So this is what life has become for the 49ers: Battling another bad NFL franchise, the Cleveland Browns, for the services of an offensive coordinator who was one-and-done-ziggied by the Raiders four years ago and is no certainty to create buzz, appease the Stadium Builders License mob, fix Colin Kaepernick or win many games.
In fact, wouldn’t Hue Jackson bring the same emotional reality show, if also a more likable disposition, that led to Jim Harbaugh’s pink slip 13 months ago in Santa Clara? Last we saw him in the Bay Area, Jackson struck the pose of an outspoken, ego-crazy character who always snared the media spotlight yet, in the end, melted down in a memorable Coliseum press conference at which he ripped his players and vowed to assume more front-office control.
“To say I’m pissed off is an understatement,” he said that tenure-ending day. “I’m not going to sugar-coat it. … I’m pissed at the team. This team needs an attitude adjustment. What I mean by that, the killer instinct has got to exist here.
“Let me tell you something: I’m going take a stronger hand in this whole team, this whole organization. There ain’t no way that I’m going to feel like I feel today a year from now. I promise you that.”
Meltdown also describes what happened Saturday night to the Cincinnati Bengals. In a postseason self-destruction unlike any in NFL history, they crashed again with two abominable personal fouls from two dubious characters, Vontaze Burfict and Adam “Pacman” Jones, in a stunning last-minute loss to Pittsburgh. Jackson is the offensive coordinator of the Bengals, and while Burfict and Jones are defensive players who were brought in by owner Mike Brown and coddled by the playoff-allergic head coach, Marvin Lewis, do the 49ers really want a head coach associated in any way with that all-time disgrace and loss of composure?
Again, in a necessary rewind of the same baffling question that will haunt this franchise for years, why would Jed York and Trent Baalke fire Harbaugh for being too emotional and demanding more control of the football paradigm … and then, in 2016, hire a head coach known for being emotional and, in at least one very public instance, wanting more control? Does this sound, uh, inconsistent? Hypocritical? Didn’t I ask the same question last week when they interviewed Chip Kelly, who lost control of a team in Philadelphia in a red-flag disconnect for his next employer? Are there no boundaries for the public puzzlement created by the owner and general manager of the San Francisco 49ers, the team that once hired Bill Walsh and George Seifert to win Super Bowls and the team that recently hired Harbaugh to at least reach a Super Bowl?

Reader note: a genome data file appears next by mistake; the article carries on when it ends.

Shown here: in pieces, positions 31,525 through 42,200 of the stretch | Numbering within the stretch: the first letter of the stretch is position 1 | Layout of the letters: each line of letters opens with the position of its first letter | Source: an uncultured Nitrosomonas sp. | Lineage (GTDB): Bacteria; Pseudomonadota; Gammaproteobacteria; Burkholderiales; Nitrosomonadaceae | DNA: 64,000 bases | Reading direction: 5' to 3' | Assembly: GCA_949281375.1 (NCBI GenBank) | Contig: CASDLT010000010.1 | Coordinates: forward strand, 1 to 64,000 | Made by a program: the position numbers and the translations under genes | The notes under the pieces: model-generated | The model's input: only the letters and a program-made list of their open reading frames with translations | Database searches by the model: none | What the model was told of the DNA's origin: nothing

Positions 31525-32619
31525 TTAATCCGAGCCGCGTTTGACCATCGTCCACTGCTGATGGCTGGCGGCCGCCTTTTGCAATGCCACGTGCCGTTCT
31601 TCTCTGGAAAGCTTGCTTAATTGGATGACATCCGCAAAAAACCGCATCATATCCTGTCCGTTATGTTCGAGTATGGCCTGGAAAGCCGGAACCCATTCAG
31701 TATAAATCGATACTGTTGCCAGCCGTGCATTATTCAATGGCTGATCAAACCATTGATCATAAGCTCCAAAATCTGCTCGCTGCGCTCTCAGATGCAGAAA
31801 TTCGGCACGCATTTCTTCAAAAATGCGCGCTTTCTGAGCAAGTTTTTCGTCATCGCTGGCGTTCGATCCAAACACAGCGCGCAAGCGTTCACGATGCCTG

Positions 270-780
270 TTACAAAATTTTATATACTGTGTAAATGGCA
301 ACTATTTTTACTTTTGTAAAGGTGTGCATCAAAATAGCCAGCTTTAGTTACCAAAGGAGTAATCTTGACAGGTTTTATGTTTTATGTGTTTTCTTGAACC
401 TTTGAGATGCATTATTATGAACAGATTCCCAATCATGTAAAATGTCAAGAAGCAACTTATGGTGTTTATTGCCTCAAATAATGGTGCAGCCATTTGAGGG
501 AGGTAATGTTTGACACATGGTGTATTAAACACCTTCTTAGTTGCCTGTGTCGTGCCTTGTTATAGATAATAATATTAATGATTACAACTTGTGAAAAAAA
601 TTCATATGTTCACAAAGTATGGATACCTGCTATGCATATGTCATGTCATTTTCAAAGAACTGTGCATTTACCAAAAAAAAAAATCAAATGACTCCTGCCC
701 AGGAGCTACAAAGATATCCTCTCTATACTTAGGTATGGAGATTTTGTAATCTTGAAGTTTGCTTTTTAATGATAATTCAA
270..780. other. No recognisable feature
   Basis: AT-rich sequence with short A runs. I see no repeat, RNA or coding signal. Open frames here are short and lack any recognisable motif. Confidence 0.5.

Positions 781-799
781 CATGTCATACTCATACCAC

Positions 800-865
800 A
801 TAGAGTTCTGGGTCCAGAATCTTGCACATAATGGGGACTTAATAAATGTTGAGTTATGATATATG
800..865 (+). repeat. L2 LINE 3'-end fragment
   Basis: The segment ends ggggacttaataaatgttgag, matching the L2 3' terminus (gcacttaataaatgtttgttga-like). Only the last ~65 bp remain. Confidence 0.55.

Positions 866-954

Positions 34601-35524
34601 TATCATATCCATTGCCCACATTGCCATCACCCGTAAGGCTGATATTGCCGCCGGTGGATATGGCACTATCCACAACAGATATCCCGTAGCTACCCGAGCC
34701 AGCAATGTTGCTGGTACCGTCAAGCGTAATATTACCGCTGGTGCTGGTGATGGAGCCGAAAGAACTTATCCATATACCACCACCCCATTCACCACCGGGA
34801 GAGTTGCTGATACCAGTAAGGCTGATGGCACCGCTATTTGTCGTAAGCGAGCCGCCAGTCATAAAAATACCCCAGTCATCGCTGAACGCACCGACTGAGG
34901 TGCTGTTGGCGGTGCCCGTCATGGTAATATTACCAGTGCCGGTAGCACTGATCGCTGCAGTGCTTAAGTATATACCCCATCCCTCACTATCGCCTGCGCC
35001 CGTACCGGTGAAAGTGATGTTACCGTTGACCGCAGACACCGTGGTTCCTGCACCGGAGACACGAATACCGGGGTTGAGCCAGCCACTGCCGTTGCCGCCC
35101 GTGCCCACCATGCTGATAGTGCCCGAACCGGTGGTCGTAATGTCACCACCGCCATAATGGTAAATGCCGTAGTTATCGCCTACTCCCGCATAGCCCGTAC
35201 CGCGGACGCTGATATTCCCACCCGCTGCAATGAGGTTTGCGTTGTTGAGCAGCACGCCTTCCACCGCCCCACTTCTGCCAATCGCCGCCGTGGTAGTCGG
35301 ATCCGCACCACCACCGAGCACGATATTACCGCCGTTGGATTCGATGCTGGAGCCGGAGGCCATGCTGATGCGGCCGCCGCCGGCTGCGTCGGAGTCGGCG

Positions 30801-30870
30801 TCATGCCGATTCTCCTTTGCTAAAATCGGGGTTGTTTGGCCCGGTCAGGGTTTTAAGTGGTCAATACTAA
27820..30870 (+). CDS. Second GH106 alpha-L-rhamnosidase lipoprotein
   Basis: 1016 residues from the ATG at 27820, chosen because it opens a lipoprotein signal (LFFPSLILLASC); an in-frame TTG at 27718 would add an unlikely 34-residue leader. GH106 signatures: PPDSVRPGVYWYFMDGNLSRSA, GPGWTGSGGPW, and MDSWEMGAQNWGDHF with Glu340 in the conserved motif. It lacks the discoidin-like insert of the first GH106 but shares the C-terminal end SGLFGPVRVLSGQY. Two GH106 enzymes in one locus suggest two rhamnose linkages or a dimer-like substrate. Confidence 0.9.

It’s revealing, though hardly surprising, that Jed and Trent flew to Cincinnati, spent five hours with Jackson on Sunday and made it known to the NFL Network (York to reporter Michael Silver) that Jackson was their first choice — only to leave Ohio empty-handed. There is no evidence that an offer was made, but perhaps he didn’t want one from either bottom-feeder when a legitimate NFL franchise, the New York Giants, seeks to meet with Jackson as early as today. Given a choice of signing with the dysfunctional Niners, opting for a tragicomic Browns franchise that may draft Cal quarterback Jared Goff and just hired former Billy Beane operative Paul DePodesta (played by a larger Jonah Hill in “Moneyball”) as a “chief strategy officer” or plotting strategy in East Rutherford with Eli Manning and Odell Beckham Jr., well, Hue may be a little wild but he’s not dumb.